Despite setbacks last week which prevented the launch of their Moon mission, India has today successfully blasted a rocket into space carrying Chandrayaan-2 from the country’s Sriharikota space station.
The lift-off took place at 14:43 local time (09:13 GMT) and was broadcast live on TV and the space agency's official social media accounts.
Staff within the Indian Space Research Organisation (ISRO) control room broke into applause after the launch and a few minutes later upon hearing that the orbiter had broken away from the rocket with no known problems.
"Today is a historic day for space, science and tech in India," Indian Space Research Organisation (ISRO) chief K. Sivan said.
It is historic not just for the fact that India will join the elite ranks of Russia, US and China, to become only the fourth nation in the world to land a spacecraft on the Moon, if the country succeeds in its objective. But also because this Moon mission is being led by two women - Muthaya Vanitha, the project director, and Ritu Karidhal, the mission director – a first for India's space programme.
"We are so proud of our sister,” Ritu's sister Varsha told the Economic times of India. “After our parents' demise, she is the eldest in the family and has been a mother figure to me and my brother Rohit," she said. “Didi (Ritu) was always fond of stars and would lie awake staring at the sky. We belong to a middle class family but Didi always yearned to go beyond the limits," Varsha recalled.
Chandrayaan-2 consists of a an orbiter, a lander and a rover, most of which has been designed and made in India for a price tag of around $140 million.
“Indian at heart, Indian in spirit! What would make every Indian overjoyed is the fact that #Chandrayaan2 is a fully indigenous mission,” said Prime Minister of India, Narendra Modi via Twitter.
This paltry figure, by usual space industry standards, is a fraction of the cost other countries have spent on preparing for the mission. The US for instance paid out the equivalent of more than $100 billion on its Apollo missions.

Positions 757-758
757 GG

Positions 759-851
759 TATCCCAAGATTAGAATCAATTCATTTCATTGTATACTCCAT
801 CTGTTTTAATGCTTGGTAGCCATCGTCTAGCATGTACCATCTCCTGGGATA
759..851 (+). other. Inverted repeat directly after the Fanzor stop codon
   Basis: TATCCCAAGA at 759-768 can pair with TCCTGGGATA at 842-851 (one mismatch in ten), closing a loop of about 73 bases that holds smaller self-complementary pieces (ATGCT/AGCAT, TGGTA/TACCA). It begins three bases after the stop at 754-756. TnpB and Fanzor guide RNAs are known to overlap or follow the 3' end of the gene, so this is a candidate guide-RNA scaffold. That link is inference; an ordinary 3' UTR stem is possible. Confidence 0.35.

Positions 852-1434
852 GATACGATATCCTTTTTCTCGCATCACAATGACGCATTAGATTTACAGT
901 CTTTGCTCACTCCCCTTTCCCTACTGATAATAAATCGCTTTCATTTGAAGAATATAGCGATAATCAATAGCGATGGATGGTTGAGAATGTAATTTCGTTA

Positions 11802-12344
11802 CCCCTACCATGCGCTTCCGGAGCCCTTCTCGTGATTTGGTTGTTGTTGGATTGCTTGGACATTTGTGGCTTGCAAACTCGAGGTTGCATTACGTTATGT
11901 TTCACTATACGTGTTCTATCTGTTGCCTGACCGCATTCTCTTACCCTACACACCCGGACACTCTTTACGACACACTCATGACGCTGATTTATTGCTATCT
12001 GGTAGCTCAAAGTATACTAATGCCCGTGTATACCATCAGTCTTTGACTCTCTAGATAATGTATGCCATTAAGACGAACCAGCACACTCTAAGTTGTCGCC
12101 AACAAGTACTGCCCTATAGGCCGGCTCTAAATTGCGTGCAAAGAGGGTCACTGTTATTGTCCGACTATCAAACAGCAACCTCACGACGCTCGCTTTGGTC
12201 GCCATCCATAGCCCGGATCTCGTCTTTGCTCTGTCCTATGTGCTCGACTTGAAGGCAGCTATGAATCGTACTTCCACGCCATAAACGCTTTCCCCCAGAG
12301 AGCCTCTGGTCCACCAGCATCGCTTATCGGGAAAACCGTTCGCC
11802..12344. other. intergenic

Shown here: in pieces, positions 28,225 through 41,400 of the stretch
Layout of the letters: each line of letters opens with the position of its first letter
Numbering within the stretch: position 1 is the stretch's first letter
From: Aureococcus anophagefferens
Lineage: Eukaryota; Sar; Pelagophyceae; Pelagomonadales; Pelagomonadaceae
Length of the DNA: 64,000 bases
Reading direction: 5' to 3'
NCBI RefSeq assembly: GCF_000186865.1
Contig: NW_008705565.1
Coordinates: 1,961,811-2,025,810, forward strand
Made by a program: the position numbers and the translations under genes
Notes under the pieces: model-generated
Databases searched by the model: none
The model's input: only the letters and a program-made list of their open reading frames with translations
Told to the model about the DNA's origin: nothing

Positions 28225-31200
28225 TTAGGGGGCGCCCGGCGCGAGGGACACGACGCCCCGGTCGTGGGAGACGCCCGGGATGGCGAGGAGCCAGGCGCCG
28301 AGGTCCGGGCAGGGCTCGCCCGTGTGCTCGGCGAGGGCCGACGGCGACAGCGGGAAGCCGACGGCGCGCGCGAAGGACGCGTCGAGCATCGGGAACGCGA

Before India can lay claim to landing on the Moon however, there are a few boxes left to tick. Currently orbiting Earth, the spacecraft will continue to circle our planet for 23 days before it begins a series of manoeuvres that will take it into lunar orbit.
The 2,379 kilogram (5,300 lb) orbiter has a mission life of a year and is expected to circle the Moon searching for water, take images of the surface, and measure moonquakes, among other things.
The lander—named after Vikram A. Sarabhai, who is widely regarded as the father of India's space programme—will try to land near the little-explored lunar south pole between two craters, Manzinus C and Simpelius N, and carry out scientific activities for approximately 15 days.
Meanwhile, the wheeled rover stowed aboard – called Pragyan – will perform on-site chemical analysis up to a half a kilometre from the lander. Any data it collects as it ambles around the Moon’s surface can be relayed back to Earth via the Chandrayaan-2 orbiter and lander.
Operations are still expected to begin in early September, despite the week-long delay of the launch. Although the Apollo 11 mission took just 4 days to reach the Moon, India's Geosynchronous Satellite Launch Vehicle Mark III (GSLV Mk-III) used in the launch, cannot thrust Chandrayaan-2 straight to our nearest celestial neighbour. Instead the spacecraft will save fuel by looping around Earth and using our planet’s gravity to fling it towards its destination.